12. It also says had it known that the complainant did not want to be named and did not want particular medical information given in open court to be reported, the paper would have followed her wishes even though it was not legally obliged to.
  13. However, once the paper learned of the complainant’s wishes, it quickly amended the article.

The Discussion

  1. The complainant has made this complaint under three principles and the council will deal with each principle separately.
  2.  Principle (1) sets out that ‘’Publications should be bound at all times by accuracy, fairness and balance, and should not deliberately mislead or misinform readers by commission or omission. In articles of controversy or disagreement, a fair voice must be given to the opposition view. Exceptions may apply for long-running issues where every side of an issue or argument cannot reasonably be repeated on every occasion and in reportage of proceedings where balance is to be judged on a number of stories, rather than a single report.’’
  3.  In this case, accuracy and balance are not at issue. But the question of fairness arises in both inclusion of the material complained about and how the complainant claims she was treated by the reporter.
  4. Open justice is an important cornerstone of a free media. From a legal perspective, the media is free to report what is said in court and name victims - unless court-ordered or statutory suppressions apply. There were no suppression orders in terms of the victim therefore the ODT has done nothing wrong in this respect.
  5. The Media Council considers this case highlights just how important it is for those involved in the justice system to make crime victims fully aware that they should seek suppression if they have concerns about their statements being made public via the news media.
  6.  What is at issue is the discussion that took place afterwards and which version of that discussion is correct. The complainant’s version is supported by her Victim Support advocate but the journalist maintains she (the journalist) was not present when the request to withhold information was made. The journalist says they have a witness to support their version of events but the ODT says it has not been able to find this witness.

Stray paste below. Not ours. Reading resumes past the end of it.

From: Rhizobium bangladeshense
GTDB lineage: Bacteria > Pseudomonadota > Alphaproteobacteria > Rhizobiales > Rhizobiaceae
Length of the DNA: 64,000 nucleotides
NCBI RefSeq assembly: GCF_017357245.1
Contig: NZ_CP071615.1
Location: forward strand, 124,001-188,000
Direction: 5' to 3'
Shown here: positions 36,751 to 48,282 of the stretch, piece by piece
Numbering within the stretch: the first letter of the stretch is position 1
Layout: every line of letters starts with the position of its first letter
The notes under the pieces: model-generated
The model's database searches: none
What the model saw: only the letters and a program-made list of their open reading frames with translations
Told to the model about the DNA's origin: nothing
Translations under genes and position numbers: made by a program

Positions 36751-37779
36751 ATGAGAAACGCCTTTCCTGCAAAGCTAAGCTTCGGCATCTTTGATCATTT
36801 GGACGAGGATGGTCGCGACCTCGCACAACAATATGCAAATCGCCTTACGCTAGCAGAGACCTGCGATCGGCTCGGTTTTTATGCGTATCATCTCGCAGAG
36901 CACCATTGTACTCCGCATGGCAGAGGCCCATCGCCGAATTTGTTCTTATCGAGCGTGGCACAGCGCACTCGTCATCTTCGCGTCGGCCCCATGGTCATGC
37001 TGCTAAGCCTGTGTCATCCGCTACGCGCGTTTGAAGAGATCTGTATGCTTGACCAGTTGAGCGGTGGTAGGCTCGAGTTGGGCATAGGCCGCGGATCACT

7. It is difficult for the Media Council to know which version of events is correct. It was not present, there is no official record of that discussion and it is not in a position to proactively investigate this aspect of the complaint. It is not in a position to believe one side over the other. The complaint is therefore not upheld under Principle (1).
  8. Principle (2) Privacy says: ‘’Everyone is normally entitled to privacy of person, space and personal information, and these rights should be respected by publications. Nevertheless the right of privacy should not interfere with publication of significant matters of public record or public interest. Publications should exercise particular care and discretion before identifying relatives of persons convicted or accused of crime where the reference to them is not relevant to the matter reported. Those suffering from trauma or grief call for special consideration.‘’
  9. The Media Council believes this court case was a matter of public record and was in the public interest. The ODT had every right to cover it in that respect and this complainant did not have name suppression.
  10. However, this principle also makes clear that people suffering from trauma or grief should be given special consideration. It can be strongly argued that every crime victim will be suffering trauma and grief and the issue of naming victims is a difficult one. Often it will come down to editorial discretion, but ultimately publications have every right to name victims if they do not have suppression.
  11. However, the Council believes the ODT should have carefully considered  the impact it would have by both naming the complainant and publishing personal medical details. The Council believes most right-thinking people would regard this type of issue as private and potentially embarrassing. Common sense should have prevailed no matter what the legalities and media rights were and what may or may not have been discussed outside court. The complainant in this matter is vulnerable and the paper had an obligation to at least afford her some sense of dignity and privacy in this regard.
  12. The Council considers the paper acted on this complaint promptly, but it is clear from the complainant’s perspective that the damage was already done.
  13. The Council finds the paper has breached the complainant’s privacy and therefore upholds the complaint under Principle (2).
  14. Principle (8) outlines that: ‘’Publications have a strong obligation to protect against disclosure of the identity of confidential sources. They also have a duty to take reasonable steps to satisfy themselves that such sources are well informed and that the information they provide is reliable. Care should be taken to ensure both source and publication agrees over what has been meant by ' off-the-record'."
  15. The material published was not confidential in and of itself. As stated in the discussion regarding Principle (1), it is difficult to prove exactly what was discussed outside court in this matter. A breach of confidentiality would apply if there was evidence the journalist or publication expressly agreed to keep something confidential and then published it. There is nothing in this complaint or response that suggests the reporter agreed not to print the details complained about or that this principle has been breached.
  16. Given this, the complaint under Principle (8) Confidentiality is not upheld.
  17. Decision:  The complaint is upheld under Principle (2) Privacy. It is not upheld under Principle (1) Accuracy, Fairness and Balance, and Principle (8) Confidentiality.

Note: The Media Council has not named the complainant in this decision given her identity is at the heart of the complaint.

Council members considering the complaint were Marie Shroff (Chair), Hank Schouten, Rosemary Barraclough, Tim Watkin, Scott Inglis, Ben France-Hudson, Judi Jones, Reina Vaai, Alison Thom